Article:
James Bennett (MNZM, JP) 28th June 1936 - 14th May 2015
In a powerful and moving tribute to a man who had given over fifty years of his life to Hamilton Boys’ High School, Mr James Bennett was farewelled by the entire school who stood as one in silence as the funeral procession left the Hall followed by family and friends. In recognition of the time Mr Bennett was a Hostel Master, Argyle and Maori Performing Arts students performed the School Haka which echoed around the grounds as a sign of the respect felt by all members of HBHS for all Mr Bennett gave to HBHS.
The service, held in the School Hall and officiated by the Very Reverend Peter Rickman, Dean of Waikato, was filled with tributes to Mr Bennett’s generosity, kindness and support of so many of the people he met in his life and time at HBHS. For Headmaster Mrs Hassall it was an honour to speak of Mr Bennett as a dear friend and thank him for his support and love. He was unfailingly supportive of every single aspect of school life, having never missed a senior prizegiving in fifty years. These sentiments were echoed by Mr David Braithwaite who spoke of the kindly eye that Mr Bennett kept over HBHS and reminded the gathering of the need to share laughter and smiles, such an integral part of Mr Bennett’s character at this time of grief. He also spoke of his steelier side and enthusiasm for discipline, his love of sports (rugby and golf in particular) and finished with a reference to the beautiful sculpture of an oyster shell that Mr Bennett and his wife Ann gifted to the school last year to be awarded to the Dux, as a symbol of their personal philosophy. The family tributes were delivered by Jim and Ann’s niece Sam Ward and were finished off by his brother Brian Bennett. Sam shared family stories, tales of Dad’s “selective memory” and holiday trips to Coopers Beach, one of which involved daughter Denise being inadvertently left behind while her brother Shane waved gleefully in the car’s rear window. As with all families, these memories eventually gain their own titles, such as the “Miles Per Hour” incident, where the 1974 switchover from miles to kilometres per hour caught Jim out, and he refused to believe that his carefully applied stickers could be wrong, insisting instead that the police officer take the radar measurement again. His brother Brian Bennett was actually taught by Jim during his first year out from Teachers College, and any failures to address Jim as “Sir” were met with a stern “watch it!” The picture painted of Jim today was a warm-hearted and loving one, filled with gratitude for all that he has given throughout his life. School was his life, and the school will miss him.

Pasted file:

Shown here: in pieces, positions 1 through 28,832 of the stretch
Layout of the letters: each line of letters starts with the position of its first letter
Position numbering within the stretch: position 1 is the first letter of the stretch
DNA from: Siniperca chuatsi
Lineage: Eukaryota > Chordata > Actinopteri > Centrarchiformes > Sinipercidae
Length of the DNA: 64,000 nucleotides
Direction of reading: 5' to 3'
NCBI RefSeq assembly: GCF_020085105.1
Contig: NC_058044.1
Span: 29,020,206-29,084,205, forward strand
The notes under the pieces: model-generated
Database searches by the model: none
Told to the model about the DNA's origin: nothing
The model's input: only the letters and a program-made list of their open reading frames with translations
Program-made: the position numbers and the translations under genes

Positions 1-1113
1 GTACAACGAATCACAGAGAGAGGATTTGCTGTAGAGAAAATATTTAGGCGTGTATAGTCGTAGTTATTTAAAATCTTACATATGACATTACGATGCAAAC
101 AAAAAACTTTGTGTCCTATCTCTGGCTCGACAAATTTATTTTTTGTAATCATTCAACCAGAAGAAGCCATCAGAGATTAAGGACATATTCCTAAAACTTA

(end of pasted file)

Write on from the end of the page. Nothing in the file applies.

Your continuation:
Eternal rest grant onto him, O Lord
Let light perpetual shine upon him
May he rest in peaceBack to News